-Six law professors from top universities are helping Coinbase in a case against the SEC.
-The SEC would need to do more than win an interlocutory appeal in the Ripple case to prove its point about some crypto tokens being “investment contracts”.
-The Coinbase case is seen as a clearer example of SEC overreach compared to the Ripple case, which revolves around alleged systematic sales for fundraising purposes.
Ripple vs. SEC: Winning Interlocutory Appeal Won’t Guarantee SEC a Triumph
Coinbase Case Against The SEC
According to one legal analyst, Meta Lawman, six law professors from top universities are helping Coinbase in a case against the SEC. They disagree with how the SEC sees certain crypto tokens as “investment contracts” and argue that investors should keep having an interest in the company’s money or assets to count as an “investment contract.” This goes against the SEC’s idea that some crypto tokens on other markets are investment contracts.
Coinbase Case Seen As Clearer Example of Overreach
Market analyst Dave Weisberger commented that the Coinbase case is seen as a MUCH clearer example of SEC overreach than Ripple, as Coinbase had no financial interest in sales of the tokens alleged to be securities. He added that for the SEC to succeed in the Ripple case, it wouldn’t be enough for them to just win an interim appeal and that they would need to convince courts that token transactions can still be seen as investment contracts even when not linked to fundraising for a shared project.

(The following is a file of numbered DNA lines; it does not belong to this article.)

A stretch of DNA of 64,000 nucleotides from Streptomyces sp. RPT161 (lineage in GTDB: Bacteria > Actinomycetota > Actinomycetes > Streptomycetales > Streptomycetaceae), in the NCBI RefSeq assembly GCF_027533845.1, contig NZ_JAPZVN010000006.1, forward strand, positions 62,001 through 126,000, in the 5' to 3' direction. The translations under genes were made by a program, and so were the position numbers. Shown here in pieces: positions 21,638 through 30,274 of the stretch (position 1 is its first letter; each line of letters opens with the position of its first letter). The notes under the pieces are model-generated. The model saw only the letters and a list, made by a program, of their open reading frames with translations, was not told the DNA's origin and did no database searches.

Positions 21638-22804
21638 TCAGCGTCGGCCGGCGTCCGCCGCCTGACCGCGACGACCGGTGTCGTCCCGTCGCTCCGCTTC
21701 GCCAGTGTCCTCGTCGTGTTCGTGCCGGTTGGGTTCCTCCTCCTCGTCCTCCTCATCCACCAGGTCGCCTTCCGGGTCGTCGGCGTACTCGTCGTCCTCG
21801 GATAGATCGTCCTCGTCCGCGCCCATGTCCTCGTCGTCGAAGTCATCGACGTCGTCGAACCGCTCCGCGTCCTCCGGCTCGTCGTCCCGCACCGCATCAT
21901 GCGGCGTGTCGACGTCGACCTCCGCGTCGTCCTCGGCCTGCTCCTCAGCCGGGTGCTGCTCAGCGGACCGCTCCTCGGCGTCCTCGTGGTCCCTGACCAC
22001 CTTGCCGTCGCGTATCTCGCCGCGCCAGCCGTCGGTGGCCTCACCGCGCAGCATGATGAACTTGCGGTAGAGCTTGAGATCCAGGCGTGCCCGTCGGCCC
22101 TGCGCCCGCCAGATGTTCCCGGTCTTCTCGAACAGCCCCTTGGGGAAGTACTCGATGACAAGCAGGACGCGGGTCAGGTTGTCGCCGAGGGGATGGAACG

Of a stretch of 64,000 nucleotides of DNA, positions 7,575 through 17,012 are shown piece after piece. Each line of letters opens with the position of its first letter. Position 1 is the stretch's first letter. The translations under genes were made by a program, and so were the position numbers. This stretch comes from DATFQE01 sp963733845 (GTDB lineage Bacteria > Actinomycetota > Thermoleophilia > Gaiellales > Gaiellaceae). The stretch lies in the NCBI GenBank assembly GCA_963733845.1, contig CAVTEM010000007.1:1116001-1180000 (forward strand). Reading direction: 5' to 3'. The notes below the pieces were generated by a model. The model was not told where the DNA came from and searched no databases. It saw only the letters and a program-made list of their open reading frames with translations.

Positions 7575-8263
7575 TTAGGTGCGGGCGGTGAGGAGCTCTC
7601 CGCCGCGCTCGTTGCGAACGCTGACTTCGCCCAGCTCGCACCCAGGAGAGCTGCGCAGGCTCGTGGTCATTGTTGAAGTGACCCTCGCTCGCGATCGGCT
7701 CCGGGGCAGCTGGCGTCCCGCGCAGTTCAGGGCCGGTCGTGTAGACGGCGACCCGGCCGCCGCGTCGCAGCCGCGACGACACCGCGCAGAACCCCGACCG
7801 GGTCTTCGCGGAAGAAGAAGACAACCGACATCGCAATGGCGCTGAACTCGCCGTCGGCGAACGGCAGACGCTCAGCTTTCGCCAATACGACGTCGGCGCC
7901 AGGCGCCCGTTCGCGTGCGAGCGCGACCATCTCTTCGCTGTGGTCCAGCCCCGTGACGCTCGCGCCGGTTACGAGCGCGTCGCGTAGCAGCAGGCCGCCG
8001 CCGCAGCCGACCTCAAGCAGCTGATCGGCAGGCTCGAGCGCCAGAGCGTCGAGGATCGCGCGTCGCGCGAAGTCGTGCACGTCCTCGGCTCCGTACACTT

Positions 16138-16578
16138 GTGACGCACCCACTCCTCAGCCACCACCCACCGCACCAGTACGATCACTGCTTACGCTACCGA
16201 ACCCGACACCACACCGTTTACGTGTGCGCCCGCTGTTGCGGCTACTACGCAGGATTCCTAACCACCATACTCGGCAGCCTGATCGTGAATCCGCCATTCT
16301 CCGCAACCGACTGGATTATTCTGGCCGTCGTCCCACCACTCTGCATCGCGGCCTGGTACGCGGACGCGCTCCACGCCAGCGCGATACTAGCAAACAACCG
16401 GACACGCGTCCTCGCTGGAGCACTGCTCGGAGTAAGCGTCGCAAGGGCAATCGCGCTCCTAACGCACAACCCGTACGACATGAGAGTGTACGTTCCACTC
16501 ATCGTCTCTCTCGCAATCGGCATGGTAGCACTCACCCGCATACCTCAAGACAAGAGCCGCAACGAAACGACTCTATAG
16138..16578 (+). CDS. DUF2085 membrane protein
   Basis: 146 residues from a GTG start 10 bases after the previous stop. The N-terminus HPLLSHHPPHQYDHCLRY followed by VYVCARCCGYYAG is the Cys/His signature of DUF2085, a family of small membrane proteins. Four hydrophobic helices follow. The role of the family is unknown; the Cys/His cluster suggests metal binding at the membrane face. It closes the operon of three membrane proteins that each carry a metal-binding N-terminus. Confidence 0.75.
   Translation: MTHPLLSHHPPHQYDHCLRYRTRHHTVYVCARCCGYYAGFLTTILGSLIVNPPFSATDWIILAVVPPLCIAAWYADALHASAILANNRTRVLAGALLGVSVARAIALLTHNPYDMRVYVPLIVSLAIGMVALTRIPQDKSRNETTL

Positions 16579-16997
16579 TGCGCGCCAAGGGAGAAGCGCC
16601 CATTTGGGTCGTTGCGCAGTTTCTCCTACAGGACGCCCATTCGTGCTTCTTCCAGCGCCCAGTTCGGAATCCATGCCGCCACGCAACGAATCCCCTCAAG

Ripple Case Revolves Around Systematic Sales For Fundraising Purposes
The Ripple case likely revolves around Ripple’s systematic sales for fundraising purposes and whether or not this constitutes investment contracts under US law. Market analyst Dave Weisberger suggests that it would take more than winning an interlocutory appeal for theSEC to prove their point about token transactions being investment contracts when not linked directly with fundraising efforts .
Law Professors Disagree With How The SEC Sees Crypto Tokens As Investment Contracts
Six law professors from top universities are helping Coinbase disagree with howSEC sees certain crypto tokens as “investment contracts” and have argued that investors should keep having an interest in the company’s money or assets before such tokens can be seen as “investment contract.“